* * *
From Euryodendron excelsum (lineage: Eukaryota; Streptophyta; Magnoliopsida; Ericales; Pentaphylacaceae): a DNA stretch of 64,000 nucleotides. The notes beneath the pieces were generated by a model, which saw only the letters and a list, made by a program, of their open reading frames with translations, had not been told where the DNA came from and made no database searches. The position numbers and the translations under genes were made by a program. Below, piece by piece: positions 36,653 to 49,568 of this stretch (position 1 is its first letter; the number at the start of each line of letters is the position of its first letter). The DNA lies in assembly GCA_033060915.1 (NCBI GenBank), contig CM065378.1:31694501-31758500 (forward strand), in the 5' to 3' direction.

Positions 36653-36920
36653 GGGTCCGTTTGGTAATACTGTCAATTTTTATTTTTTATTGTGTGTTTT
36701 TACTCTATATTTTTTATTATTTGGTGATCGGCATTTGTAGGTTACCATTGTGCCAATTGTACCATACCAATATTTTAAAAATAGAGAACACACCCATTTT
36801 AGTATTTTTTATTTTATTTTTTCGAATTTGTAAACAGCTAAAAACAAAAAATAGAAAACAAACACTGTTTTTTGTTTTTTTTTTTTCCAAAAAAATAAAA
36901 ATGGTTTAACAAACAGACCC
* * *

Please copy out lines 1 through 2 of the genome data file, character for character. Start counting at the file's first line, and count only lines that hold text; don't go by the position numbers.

From Euryodendron excelsum (lineage: Eukaryota; Streptophyta; Magnoliopsida; Ericales; Pentaphylacaceae): a DNA stretch of 64,000 nucleotides. The notes beneath the pieces were generated by a model, which saw only the letters and a list, made by a program, of their open reading frames with translations, had not been told where the DNA came from and made no database searches. The position numbers and the translations under genes were made by a program. Below, piece by piece: positions 36,653 to 49,568 of this stretch (position 1 is its first letter; the number at the start of each line of letters is the position of its first letter). The DNA lies in assembly GCA_033060915.1 (NCBI GenBank), contig CM065378.1:31694501-31758500 (forward strand), in the 5' to 3' direction.

Positions 36653-36920